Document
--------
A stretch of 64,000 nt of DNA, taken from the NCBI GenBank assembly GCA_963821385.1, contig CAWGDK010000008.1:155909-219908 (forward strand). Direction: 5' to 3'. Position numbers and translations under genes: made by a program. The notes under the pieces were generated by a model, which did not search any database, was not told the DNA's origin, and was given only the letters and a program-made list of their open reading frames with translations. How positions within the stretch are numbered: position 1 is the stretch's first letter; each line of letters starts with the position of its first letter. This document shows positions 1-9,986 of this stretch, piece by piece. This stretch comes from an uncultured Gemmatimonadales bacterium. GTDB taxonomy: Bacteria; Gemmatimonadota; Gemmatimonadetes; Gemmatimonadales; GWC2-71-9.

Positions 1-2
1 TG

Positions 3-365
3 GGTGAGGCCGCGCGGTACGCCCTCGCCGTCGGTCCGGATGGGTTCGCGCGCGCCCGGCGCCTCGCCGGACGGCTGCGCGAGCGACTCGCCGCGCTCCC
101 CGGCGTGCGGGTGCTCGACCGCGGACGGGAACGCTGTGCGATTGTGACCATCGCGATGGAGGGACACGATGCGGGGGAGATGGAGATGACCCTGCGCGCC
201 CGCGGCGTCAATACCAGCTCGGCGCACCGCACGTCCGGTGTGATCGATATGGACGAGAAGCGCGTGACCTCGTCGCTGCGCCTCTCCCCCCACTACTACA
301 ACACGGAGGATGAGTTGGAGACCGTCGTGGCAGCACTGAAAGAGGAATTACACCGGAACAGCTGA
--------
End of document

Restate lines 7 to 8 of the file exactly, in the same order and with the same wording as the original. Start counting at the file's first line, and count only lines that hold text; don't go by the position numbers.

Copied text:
201 CGCGGCGTCAATACCAGCTCGGCGCACCGCACGTCCGGTGTGATCGATATGGACGAGAAGCGCGTGACCTCGTCGCTGCGCCTCTCCCCCCACTACTACA
301 ACACGGAGGATGAGTTGGAGACCGTCGTGGCAGCACTGAAAGAGGAATTACACCGGAACAGCTGA